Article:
'Jack' of all trades

Fultz fondly recalls
his World War II years

Behind his storytelling is a
veteran serious about service

By Ruth Wright
Staff Writer

MADISON, Ind. (July 2004) – Listening to Jack Fultz reminisce, it’s easy to imagine the sound of roaring airplane engines that must have enveloped the veteran during his stint as a top turret gunner and radar assistant during World War II. The memories he shares are as vivid as though they happened just yesterday, rather than nearly six decades ago.

Jack Fultz squadron

Photo provided

Jack Fultz (far right kneeling) of Kent, Ind., served during World War II in an Army Air Corps squadron based on the South Pacific island of Ie Shima. This photo was taken April 18, 1944, on the island, the same island where journalist Ernie Pyle was killed.

While memories of war leave many jaded, Fultz, 81, refuses to let his experience produce despair. He chooses instead to reflect on the positive. “This sounds funny, but my stint was like a vacation,” he said.
A native of Canton, Ind., Fultz entered the Naval Air Corps in 1942, shortly after graduating from high school. He later transferred to the Army Air Corps when an attempt at becoming a pilot was foiled by his inability to interpret a series of long and short beeps representing the military code language. “For some reason or another, when it came time to take those tests, I could not get code,” said Fultz, who recalled his disappointment.
In the AAC, Fultz was stationed in 1945 on Ie Shima, a tiny island in the Southwest Pacific near Okinawa. The island, captured and controlled by U.S. forces by the time Fultz arrived, was the place where renowned Indiana journalist Ernie Pyle had been killed. “Ernie Pyle was one of my boyhood heroes. He was a writer, and I wanted to be a writer,” Fultz said.
From Ie Shima, Fultz flew missions on board B-24 “Liberator” Bombers. He was a member of “The Sea Hawks,” 63rd Squadron, 43rd Bombardment Group, 5th AAC (a.k.a. Ken’s Men), whose missions were conducted against airfields and railways in Japan and against the Inland Sea and the Sea of Japan.
For the most part, the missions on which Fultz flew were completed without incident. Once however, after taking off with four missing gas caps, Fultz’s plane became engulfed in flames.

Jack Fultz, others

Photo by Ruth Wright

Jack Fultz (far right) with his war veteran friends (from left) Bob Gaffney and Bob Hill.

The gasoline looked like a rain storm. The fumes were nauseating,” Fultz recalled. Thanks to quick action and skillful piloting, the plane made it safely back to ground.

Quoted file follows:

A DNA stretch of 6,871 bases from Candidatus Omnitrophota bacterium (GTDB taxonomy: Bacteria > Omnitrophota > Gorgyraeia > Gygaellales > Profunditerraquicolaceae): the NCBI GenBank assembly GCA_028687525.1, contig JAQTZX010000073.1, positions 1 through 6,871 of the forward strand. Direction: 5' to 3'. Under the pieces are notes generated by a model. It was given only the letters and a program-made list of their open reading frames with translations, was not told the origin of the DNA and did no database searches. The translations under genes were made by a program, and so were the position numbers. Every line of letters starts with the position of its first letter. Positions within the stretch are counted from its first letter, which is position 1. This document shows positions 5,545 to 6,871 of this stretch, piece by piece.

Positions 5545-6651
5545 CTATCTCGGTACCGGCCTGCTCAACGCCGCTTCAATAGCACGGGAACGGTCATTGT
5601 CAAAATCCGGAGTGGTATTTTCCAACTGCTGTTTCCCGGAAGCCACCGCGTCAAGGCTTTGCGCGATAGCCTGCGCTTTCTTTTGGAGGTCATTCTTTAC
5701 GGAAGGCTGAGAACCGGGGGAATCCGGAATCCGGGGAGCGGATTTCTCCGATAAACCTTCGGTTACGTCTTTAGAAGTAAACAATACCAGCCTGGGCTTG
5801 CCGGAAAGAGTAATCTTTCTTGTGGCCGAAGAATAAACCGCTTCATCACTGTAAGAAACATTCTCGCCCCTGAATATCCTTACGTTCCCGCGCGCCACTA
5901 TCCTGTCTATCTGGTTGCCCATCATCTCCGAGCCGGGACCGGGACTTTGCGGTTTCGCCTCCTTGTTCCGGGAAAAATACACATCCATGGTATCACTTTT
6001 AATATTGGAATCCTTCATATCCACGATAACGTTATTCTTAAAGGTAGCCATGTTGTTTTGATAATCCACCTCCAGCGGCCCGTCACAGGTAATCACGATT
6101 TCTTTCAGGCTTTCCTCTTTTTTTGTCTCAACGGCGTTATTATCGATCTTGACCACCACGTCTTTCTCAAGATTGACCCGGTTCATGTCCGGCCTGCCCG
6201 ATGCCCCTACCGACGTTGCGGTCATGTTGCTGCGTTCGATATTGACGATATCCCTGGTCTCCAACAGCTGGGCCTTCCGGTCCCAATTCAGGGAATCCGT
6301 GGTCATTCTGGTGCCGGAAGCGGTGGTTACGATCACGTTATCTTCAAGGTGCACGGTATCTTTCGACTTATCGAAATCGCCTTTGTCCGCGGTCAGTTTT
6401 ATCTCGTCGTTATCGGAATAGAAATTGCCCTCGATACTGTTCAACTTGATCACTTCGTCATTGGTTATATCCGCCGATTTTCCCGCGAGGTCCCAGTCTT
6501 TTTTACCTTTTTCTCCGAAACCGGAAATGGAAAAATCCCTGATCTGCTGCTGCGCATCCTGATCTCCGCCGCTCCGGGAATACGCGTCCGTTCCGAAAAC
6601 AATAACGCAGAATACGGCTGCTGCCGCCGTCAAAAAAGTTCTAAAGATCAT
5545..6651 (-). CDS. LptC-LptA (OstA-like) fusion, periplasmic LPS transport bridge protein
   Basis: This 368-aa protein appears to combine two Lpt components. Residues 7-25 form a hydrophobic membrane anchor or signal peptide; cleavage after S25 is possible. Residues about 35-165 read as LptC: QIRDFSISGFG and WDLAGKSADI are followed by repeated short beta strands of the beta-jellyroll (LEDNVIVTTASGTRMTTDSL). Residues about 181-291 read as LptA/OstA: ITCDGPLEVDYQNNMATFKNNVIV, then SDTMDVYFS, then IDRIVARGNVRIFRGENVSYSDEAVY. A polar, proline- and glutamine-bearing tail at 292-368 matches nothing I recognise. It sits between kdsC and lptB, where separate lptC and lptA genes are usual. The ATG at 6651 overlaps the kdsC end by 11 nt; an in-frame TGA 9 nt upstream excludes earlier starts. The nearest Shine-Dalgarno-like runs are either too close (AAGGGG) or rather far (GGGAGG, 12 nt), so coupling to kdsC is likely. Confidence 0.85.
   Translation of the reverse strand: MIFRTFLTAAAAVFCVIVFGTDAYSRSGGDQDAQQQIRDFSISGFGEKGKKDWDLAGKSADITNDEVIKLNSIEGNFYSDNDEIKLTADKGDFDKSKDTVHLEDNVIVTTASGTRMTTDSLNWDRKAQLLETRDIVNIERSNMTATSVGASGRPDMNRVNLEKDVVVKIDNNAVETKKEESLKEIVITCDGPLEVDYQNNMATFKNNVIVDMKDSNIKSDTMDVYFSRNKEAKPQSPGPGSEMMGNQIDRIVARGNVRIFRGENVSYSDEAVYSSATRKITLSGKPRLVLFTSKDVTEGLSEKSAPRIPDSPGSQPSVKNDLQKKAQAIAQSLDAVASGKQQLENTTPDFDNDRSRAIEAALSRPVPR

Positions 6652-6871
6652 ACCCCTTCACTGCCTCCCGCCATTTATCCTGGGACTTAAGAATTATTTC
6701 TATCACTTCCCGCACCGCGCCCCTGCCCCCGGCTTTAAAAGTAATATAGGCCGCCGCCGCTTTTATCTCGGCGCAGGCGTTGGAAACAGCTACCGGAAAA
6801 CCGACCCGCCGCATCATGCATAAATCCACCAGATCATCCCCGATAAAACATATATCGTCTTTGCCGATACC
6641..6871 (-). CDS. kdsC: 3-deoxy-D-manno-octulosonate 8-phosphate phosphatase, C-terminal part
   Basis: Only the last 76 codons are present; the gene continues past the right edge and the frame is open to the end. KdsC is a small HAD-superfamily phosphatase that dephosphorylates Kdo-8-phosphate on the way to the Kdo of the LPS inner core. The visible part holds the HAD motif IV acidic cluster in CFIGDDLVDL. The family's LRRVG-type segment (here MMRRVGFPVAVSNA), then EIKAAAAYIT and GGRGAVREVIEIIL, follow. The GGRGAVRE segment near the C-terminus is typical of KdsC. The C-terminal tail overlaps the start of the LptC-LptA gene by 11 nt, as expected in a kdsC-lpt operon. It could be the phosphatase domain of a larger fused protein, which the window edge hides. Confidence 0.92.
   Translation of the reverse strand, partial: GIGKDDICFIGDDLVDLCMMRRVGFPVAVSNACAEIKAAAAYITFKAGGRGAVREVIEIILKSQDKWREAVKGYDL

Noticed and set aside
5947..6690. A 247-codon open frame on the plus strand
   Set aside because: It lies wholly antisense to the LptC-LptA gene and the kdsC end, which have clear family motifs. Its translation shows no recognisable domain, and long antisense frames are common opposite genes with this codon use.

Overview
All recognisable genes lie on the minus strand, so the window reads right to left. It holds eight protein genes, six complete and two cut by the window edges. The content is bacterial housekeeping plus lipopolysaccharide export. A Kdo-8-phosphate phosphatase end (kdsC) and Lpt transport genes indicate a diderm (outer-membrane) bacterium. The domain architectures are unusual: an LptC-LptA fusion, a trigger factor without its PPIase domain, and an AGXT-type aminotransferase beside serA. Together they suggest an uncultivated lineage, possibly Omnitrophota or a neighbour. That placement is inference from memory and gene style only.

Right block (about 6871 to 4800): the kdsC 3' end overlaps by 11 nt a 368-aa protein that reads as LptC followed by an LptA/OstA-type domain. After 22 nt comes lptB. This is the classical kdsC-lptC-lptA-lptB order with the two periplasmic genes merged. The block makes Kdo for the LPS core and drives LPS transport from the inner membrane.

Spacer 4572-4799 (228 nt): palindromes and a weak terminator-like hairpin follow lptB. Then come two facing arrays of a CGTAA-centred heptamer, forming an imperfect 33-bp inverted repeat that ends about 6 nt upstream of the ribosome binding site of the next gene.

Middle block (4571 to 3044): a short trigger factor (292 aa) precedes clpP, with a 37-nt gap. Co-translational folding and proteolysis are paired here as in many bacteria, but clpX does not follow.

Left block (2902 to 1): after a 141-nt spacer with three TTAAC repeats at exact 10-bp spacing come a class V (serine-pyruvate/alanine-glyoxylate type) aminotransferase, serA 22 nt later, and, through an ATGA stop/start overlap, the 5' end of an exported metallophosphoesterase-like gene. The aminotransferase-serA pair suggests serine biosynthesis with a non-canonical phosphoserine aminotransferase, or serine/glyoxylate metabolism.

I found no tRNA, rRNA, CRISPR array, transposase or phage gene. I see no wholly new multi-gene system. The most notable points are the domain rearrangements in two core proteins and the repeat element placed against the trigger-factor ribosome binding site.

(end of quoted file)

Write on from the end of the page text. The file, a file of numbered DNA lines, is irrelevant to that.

“We just happened to be lucky, nothing happened to us,” Fultz said.
Fultz recalled the missions he flew shortly after the atomic bombs were dropped on Hiroshima and Nagasaki. “They told us to be careful about fallout. We didn’t know what fallout was.”
Soon after, Fultz flew his last mission – one that he looks back upon with a sense of regret. Because of a dangerous gas leak, his pilot decided to abort the mission. The crew jettisoned its bombs and headed home for what Fultz said was the last mission of the war.
To this day, Fultz regrets being unable to complete the mission.
When the war was declared over, Fultz was more than ready to return home. He was instead held back by a number of illnesses, including jungle rot in his ears, jaundice and infectious hepatitis, which had reduced him to just 110 pounds. It took a few months of recovery before he could return stateside.
After returning from the war and being discharged from the Army in 1946, Fultz finished the education he had started before leaving Indiana. He received, thanks to the G.I. Bill of Rights, a degree in journalism from Butler University.
Newspaper editor, salesman, race car driver, radio station manager, talk show host and substitute teacher were some of the positions Fultz occupied in the years after hanging up his Army fatigues. He once worked in Niles, Ill., for entrepreneur and pre-eminent golf promoter George S. May at his Tam O’Shanter Country Club. The club boasted a world-class golf course frequented by celebrities like Bob Hope and Bing Crosby.
In the 1950s he raced sports cars at Indianapolis and other tracks around the country.
Fultz keeps a scrapbook of his adventures. In it are pictures of several celebrities with whom he has brushed shoulders over the years. One he took himself is of a young and beautiful Jane Mansfield posing with one of his acquaintances.
Also in the scrapbook are pictures of Fultz during his military service, including one taken in Hawaii of him and his brother and fellow soldier, Robert, shortly before Fultz shipped out. Robert Fultz owned for many years the Fiesta restaurant in downtown Madison.
Retired, Fultz lives in Kent, Ind., with his wife, Phyllis. The couple have one son, Rob.
Fultz spends some of his time working with the local Disabled American Veterans group. Through it he has met Madison residents Bob Gaffney and Bob Hill. Like Fultz, both men also served on Ie Shima – Gaffney as a B-24 Bomber pilot and Hill as a medic. The men’s paths never crossed at the time.
“He’s a worker,” Gaffney said of Fultz, with whom he has become good friends.

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